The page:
The world will wake this morning to a new leader of China as the country's once-in-a-decade change-over ends with the anointment of Xi Jinping as the leader of the People's Republic.
"The Internationale" rang out in Beijing's Great Hall of the People yesterday as President Hu Jintao hailed a victorious Party Congress and set the stage for Mr Xi to replace him.
"The Congress has elected a new Central Committee of the Party and replaced older leaders with younger ones," said Mr Hu in a brief address, almost certainly his last as party leader, although he does not hand over the presidency until March, and it is uncertain when he will step down as head of the People's Liberation Army.
"We should free up our minds, implement the policy of reform and opening up, pool our strength, overcome difficulties, firmly march on the path of socialism with Chinese characteristics, and strive to make progress in building a moderately prosperous society in all respects," he said.
As journalists waited in a neighbouring room, the 2,268 carefully vetted delegates cast their votes for the new Central Committee – a ruling council with around 200 full members and 170 alternate members with no voting rights.
This committee will today appoint a Politburo of a few dozen members and then a Politburo Standing Committee, the elite. There is speculation that the Standing Committee might be reduced to seven members from nine. The Standing Committee will then stroll out on stage this morning at another event in the Great Hall, and by the order in which they emerge, we will know who will be the next leader of the world's most populous country and its second-biggest economy. It is almost certain that it will be Mr Xi.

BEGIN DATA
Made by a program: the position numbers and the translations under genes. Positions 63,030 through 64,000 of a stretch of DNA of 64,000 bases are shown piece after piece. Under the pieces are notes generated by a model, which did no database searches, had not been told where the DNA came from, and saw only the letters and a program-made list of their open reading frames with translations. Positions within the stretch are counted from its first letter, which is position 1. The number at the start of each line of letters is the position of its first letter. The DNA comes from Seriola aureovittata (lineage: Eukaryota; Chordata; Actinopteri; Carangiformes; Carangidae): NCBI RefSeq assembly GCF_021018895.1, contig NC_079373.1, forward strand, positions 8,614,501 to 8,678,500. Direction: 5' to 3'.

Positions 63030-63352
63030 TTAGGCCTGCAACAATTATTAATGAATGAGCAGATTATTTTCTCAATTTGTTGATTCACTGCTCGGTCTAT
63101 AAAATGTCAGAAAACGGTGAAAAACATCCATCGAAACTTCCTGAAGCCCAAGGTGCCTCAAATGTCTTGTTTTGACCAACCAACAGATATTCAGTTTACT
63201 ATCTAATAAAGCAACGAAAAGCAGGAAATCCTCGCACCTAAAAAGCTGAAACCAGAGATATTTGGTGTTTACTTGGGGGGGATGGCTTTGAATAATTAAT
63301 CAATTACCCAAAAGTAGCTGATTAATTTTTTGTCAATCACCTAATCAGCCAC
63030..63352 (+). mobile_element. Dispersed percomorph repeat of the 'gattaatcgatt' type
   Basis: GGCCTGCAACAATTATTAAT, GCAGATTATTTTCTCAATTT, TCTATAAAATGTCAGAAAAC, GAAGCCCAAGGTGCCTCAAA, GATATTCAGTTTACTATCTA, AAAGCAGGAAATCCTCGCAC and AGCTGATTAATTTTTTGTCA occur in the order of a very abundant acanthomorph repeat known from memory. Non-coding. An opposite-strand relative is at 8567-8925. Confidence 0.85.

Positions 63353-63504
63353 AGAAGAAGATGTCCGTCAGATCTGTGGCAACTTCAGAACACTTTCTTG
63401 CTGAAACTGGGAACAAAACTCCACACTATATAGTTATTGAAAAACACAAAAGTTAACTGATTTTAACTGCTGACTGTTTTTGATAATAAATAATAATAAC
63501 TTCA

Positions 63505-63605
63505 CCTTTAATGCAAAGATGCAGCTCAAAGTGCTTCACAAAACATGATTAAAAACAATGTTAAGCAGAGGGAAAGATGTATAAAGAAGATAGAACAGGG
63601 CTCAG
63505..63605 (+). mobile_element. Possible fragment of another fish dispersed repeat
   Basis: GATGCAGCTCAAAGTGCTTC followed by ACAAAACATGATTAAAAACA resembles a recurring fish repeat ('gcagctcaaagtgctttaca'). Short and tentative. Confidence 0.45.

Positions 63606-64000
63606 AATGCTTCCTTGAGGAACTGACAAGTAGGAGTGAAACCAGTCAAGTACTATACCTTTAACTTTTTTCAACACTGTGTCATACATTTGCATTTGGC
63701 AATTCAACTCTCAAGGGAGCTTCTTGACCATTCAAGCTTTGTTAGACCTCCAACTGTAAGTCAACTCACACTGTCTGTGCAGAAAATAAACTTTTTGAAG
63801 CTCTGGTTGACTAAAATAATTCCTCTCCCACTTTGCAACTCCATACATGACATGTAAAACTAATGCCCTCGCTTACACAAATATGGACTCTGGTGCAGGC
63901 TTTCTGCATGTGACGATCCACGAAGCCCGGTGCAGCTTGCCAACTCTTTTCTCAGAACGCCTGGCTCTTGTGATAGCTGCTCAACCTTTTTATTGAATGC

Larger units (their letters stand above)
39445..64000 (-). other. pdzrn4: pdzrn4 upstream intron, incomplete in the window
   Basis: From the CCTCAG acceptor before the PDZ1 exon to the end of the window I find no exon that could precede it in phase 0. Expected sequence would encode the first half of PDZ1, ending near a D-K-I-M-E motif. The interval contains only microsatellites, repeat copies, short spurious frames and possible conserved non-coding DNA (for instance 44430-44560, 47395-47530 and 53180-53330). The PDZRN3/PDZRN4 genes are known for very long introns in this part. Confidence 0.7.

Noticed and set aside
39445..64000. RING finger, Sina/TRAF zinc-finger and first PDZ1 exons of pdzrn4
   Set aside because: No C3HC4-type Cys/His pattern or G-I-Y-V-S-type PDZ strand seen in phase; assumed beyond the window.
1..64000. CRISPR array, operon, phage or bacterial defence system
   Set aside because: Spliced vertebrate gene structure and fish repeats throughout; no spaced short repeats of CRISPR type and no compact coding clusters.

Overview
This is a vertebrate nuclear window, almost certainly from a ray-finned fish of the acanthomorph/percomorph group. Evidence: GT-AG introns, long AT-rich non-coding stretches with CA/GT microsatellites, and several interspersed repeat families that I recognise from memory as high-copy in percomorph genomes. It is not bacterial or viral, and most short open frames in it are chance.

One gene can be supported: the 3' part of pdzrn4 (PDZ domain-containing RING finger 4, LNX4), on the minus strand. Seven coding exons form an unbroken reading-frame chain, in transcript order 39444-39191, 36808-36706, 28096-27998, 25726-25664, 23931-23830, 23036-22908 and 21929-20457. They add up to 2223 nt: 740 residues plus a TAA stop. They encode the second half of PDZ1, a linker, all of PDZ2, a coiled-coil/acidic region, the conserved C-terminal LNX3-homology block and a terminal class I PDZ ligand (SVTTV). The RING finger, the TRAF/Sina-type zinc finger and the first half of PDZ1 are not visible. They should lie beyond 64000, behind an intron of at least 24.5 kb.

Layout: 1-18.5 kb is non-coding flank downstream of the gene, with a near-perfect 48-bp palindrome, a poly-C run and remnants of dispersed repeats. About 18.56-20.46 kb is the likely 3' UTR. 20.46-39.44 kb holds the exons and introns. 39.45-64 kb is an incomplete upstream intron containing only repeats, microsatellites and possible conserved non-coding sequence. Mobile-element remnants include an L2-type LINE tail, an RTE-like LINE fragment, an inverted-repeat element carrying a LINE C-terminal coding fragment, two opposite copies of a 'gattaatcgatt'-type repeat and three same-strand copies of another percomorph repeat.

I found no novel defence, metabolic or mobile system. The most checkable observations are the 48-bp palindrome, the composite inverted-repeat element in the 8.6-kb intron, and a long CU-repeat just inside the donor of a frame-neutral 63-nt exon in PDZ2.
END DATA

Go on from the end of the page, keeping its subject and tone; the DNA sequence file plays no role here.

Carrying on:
The incoming leadership will have to address China's growing economic woes, by weaning the economy away from exports and boosting domestic consumption, and also keeping a lid on growing dissent.
All of the main favourites made it on to the Central Committee – the main governing body – including North Korean-trained economist Zhang Dejiang, organisation chief Li Yuanchao and Tianjin party boss Zhang Gaoli. Also elected were Wang Yang, Guangdong province's party boss who is depicted as a reformer, Shanghai party boss Yu Zhengsheng and the only woman in the running, Liu Yandong.
The Party Congress to decide the once-in-a-decade leadership transition began on 8 November with a work report from Mr Hu, and since then the senior cadres have been busy horse-trading behind closed doors at different venues around the city.
The main report ending the 18th Congress was read out by a bureaucrat, while the past, present and future leaders of China sat motionless at a long table overlooked by a giant hammer and sickle, their teacups in front of them.
Among those seated were Mr Hu's predecessor Jiang Zemin, who last year was said to have died, but the octogenarian looked well. Mr Xi sat there, and seemed strangely isolated. No one approached him as the gathering broke up, as if being on the cusp of such great power was wearing heavily on his shoulders.
Also seated at the long table was Premier Wen Jiabao and Li Keqiang, who is expected to succeed Mr Wen next March, and various figures set to feature in the Standing Committee.
The Congress has been overshadowed by the scandal involving the one-time rising star in the party ranks, Bo Xilai, who will probably face trial on corruption charges after the Congress is over. His wife Gu Kailai has been jailed for her part in the murder of the British businessman, Neil Heywood – yesterday was the anniversary of his death.
In Tiananmen Square, outside the Great Hall, soldiers with fire extinguishers stood guard in case any Tibetan activists used the opportunity of the Congress to self-immolate and draw attention to their cause.